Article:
Since microabcesses are already forming in the lung tissue at this time, the appearance of sputum with a putrid odor, sometimes with an admixture of blood, is noted. The patient is adynamic, inhibited; the skin is pale gray in color; confusion may be noted. With the further development of the disease, a lung abscess occurs, during which the stages of formation and drainage of the abscess are distinguished.
Local purulent complications that aggravate the outcome of abscessing pneumonia include pleural empyema, pyopneumothorax, mediastinitis. Metastasis and generalization of infection lead to the development of bacterial pericarditis, purulent arthritis, sepsis, etc. The consequence of partial or complete obturation of the bronchus may be atelectasis of the lung. With vascular erosion, there is a risk of pulmonary bleeding. With an extremely rapid and severe course of septic pneumonia, it is possible to develop multiple organ failure requiring intensive therapy.
The examination is carried out by a pulmonologist, includes the following diagnostic measures:
- Objective examination. Physical data are characterized by a weakening of breathing, shortening of percussion sound, the presence of wet wheezing, tachypnea, tachycardia.
- Radiography of the lungs. The results of the X-ray examination play a fundamental role in establishing the diagnosis. At the same time, standard lung radiography does not always allow visualizing small cavities against the background of pneumonic infiltration.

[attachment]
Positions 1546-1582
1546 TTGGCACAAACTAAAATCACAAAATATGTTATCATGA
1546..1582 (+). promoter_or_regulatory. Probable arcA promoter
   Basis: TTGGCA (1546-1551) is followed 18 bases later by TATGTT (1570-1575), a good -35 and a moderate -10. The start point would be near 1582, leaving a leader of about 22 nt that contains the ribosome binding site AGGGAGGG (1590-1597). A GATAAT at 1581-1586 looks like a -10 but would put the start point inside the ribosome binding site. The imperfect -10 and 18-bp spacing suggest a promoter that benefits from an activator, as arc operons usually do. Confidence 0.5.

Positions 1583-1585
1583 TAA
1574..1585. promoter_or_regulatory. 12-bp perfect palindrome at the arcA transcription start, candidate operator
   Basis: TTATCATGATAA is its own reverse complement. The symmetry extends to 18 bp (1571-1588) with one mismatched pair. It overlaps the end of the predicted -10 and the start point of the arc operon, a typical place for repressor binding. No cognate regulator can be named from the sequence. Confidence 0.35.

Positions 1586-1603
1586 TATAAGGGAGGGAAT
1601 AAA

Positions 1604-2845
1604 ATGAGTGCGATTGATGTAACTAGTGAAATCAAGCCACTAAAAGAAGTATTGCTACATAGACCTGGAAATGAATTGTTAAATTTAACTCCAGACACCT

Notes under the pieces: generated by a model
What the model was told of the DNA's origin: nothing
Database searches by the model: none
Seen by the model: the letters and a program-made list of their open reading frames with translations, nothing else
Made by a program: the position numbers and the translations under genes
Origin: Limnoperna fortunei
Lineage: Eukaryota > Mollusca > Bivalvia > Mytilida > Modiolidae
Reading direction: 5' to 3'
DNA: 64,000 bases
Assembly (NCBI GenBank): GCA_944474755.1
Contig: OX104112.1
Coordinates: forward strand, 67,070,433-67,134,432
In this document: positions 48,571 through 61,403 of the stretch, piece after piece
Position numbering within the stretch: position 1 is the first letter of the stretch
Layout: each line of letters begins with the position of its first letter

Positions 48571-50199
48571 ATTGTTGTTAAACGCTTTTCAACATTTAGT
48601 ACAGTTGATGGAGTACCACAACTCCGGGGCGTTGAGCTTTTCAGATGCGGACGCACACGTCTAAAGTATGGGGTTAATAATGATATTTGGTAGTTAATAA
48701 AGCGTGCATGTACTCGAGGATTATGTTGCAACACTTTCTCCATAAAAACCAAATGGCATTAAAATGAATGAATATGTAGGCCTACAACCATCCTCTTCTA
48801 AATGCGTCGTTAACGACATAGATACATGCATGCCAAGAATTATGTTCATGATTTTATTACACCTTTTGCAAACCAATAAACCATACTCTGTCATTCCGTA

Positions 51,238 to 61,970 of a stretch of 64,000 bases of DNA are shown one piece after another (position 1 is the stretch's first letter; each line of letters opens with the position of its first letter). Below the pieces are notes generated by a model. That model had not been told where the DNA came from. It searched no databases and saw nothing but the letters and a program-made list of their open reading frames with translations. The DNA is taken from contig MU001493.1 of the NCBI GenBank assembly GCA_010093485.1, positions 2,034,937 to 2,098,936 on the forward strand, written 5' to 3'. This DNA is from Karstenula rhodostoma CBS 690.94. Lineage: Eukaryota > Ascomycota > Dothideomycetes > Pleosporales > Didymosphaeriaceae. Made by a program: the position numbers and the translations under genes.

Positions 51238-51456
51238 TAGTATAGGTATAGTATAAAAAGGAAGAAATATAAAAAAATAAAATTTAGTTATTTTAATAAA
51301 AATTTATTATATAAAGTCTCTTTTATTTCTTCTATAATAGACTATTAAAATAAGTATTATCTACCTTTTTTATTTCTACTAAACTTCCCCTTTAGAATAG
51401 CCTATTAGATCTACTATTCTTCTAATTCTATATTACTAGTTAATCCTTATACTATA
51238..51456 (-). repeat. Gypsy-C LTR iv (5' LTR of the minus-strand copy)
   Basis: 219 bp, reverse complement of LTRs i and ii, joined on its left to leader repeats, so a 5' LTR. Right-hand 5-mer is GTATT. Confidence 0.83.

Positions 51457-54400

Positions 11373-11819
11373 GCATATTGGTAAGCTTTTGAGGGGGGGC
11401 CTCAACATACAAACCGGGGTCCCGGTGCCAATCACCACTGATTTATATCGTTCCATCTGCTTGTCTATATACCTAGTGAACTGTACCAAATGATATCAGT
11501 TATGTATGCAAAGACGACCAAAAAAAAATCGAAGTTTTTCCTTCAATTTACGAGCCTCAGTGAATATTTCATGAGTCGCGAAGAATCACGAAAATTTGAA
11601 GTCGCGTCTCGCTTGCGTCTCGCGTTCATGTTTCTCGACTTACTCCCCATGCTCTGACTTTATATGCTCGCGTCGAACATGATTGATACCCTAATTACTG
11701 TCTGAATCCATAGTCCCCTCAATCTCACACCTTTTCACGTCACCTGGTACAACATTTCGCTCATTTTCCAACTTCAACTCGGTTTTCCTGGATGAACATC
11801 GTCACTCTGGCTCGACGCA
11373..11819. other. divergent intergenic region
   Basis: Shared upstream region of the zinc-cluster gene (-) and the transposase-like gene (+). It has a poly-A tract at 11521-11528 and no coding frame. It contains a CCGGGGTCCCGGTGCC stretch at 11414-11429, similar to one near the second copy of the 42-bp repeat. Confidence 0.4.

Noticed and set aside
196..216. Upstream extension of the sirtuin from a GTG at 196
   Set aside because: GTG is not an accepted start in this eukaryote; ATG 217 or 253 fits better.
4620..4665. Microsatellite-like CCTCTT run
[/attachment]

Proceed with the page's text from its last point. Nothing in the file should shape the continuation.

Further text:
- Chest CT scan. Therefore, if abscessing pneumonia is suspected, it is advisable to resort to CT. In the case of the formation of a lung abscess, a thick-walled cavity formation with the presence of a characteristic level of liquid and gas is determined on the images.
- Laboratory tests. Blood tests show signs of severe systemic inflammation (significant leukocytosis, increased ESR).
As part of the differential diagnosis, exclusion of tuberculosis and lung cancer, a three-time sputum examination of tuberculosis pathogens and atypical cells is carried out. To isolate the pathogenic flora, sputum or bronchial flushing waters are seeded with the determination of antibiotic sensitivity. In some cases, diagnostic bronchoscopy is indicated to clarify the causes of abscessing pneumonia.